Majority of public calling for O'Sullivan to quit job
The majority of the public want to see Garda Commissioner Nóirín O'Sullivan removed from her position.
A new opinion poll has revealed 62pc of the public believe the Cabinet should remove the Garda Commissioner from her role following recent controversies within the Garda force.
The poll, carried out by Amarách Research for RTÉ's 'Claire Byrne Live', found that just 19pc thought she should remain in her position - a further 19pc said they 'didn't know'.
The survey comes as it emerged the Policing Authority has sought the views of Ms O'Sullivan about the criticism voiced by three of her top civilian managers.
Relations between the Commissioner and the Authority are already strained in the wake of disclosures about a lack of consultation among senior staff at Garda headquarters.
But the Authority is now demanding details of the background that led to the three civilians complaining about being left "out of the loop" about developments.
The controversy over the role played by civilians in decision-making erupted last week when the head of HR, John Barrett, told the Dáil's Public Accounts Committee his meeting with the Commissioner about spending and accounts at the Garda College in Templemore had lasted over two hours, but Ms O'Sullivan said earlier they had met for a "brief" chat.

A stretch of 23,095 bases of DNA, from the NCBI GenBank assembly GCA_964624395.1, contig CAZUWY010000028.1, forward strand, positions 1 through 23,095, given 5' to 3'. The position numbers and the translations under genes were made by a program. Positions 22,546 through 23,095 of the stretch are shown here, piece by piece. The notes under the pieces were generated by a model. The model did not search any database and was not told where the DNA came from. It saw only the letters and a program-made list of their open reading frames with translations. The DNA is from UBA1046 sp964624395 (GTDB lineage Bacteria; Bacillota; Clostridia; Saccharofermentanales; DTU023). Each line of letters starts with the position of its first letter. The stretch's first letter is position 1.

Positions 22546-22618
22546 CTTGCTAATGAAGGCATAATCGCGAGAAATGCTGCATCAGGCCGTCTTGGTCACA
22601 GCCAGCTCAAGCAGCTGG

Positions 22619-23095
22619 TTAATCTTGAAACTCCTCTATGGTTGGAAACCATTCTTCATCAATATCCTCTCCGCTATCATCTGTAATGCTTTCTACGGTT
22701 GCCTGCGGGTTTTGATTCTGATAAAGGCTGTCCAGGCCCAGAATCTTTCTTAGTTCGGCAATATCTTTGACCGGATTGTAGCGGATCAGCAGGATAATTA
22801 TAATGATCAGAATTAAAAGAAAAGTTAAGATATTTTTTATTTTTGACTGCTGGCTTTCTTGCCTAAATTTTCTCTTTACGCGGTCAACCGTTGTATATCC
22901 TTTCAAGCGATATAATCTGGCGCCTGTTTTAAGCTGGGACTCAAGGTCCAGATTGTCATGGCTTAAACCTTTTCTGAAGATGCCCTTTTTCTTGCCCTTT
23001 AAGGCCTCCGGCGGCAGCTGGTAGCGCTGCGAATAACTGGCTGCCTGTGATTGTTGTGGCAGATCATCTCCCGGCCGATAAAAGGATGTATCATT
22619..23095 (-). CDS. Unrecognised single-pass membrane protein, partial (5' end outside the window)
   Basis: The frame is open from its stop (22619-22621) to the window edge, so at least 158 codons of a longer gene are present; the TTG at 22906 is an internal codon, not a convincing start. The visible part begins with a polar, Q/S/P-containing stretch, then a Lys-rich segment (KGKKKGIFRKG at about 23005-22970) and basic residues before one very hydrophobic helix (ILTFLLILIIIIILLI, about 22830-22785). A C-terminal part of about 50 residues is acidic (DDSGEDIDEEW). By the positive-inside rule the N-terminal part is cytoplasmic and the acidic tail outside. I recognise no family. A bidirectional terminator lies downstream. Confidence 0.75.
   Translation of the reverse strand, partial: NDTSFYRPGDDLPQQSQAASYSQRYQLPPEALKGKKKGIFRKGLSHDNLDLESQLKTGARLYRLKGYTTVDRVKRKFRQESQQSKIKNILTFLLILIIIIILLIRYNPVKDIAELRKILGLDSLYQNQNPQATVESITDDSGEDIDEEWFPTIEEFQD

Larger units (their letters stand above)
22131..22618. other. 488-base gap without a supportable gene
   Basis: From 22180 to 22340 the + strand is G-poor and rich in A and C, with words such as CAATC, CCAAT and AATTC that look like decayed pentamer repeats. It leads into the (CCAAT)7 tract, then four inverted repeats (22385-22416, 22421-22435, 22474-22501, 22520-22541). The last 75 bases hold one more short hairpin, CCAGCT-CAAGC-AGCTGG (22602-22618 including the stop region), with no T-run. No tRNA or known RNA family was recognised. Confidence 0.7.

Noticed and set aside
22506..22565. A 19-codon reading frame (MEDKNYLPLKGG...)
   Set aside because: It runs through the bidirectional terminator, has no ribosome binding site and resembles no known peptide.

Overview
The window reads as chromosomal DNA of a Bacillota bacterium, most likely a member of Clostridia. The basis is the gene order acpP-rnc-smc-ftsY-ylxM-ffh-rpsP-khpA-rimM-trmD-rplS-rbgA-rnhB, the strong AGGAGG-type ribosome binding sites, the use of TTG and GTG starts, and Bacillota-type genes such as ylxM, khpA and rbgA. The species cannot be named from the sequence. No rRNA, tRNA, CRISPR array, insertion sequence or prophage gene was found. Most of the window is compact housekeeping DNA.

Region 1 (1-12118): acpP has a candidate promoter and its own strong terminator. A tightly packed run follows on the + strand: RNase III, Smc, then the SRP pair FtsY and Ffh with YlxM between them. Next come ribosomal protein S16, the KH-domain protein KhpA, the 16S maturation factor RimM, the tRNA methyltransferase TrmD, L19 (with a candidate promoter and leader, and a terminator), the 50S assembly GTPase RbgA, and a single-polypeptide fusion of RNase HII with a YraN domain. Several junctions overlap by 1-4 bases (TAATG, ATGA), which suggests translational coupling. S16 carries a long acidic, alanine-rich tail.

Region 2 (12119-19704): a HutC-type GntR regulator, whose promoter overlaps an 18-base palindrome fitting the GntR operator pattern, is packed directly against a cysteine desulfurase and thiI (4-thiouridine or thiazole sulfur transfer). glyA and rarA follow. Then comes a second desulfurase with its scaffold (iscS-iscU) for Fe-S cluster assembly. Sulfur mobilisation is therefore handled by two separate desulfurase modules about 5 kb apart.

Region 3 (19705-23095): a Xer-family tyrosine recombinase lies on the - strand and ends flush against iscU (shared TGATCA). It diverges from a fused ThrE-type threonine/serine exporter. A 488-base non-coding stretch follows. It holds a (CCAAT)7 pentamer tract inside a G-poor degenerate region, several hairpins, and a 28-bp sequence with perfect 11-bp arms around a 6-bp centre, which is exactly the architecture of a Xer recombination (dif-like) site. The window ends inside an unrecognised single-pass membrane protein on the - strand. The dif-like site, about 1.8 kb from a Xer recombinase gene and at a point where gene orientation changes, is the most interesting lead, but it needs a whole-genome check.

It's understood the Authority contacted Ms O'Sullivan last week following the disclosure the head of the Garda analysis service, Gurchand Singh, had not been given a copy of a report drawn up by a senior Garda officer on the outcome of a review of the official homicide figures. Sources in the Authority said they had sought the information from Ms O'Sullivan.
But, officially, the Authority would only issue a brief response to questions. It pointed out that the Government, the Tánaiste, the Public Accounts Committee, the Charleton Tribunal and the Comptroller and Auditor General were already dealing with various aspects of the issues in the public domain.
After Mr Singh's complaint had been published, it emerged the civilian head of the Garda's internal audit unit, Mr Niall Kelly, had alerted the Authority that neither he nor his staff had been asked to take part in the review of the breath test figures.
It is now expected Ms O'Sullivan and her main advisers, garda and civilian, will be called before the Authority, initially in private session, to elaborate further on the background to the complaints.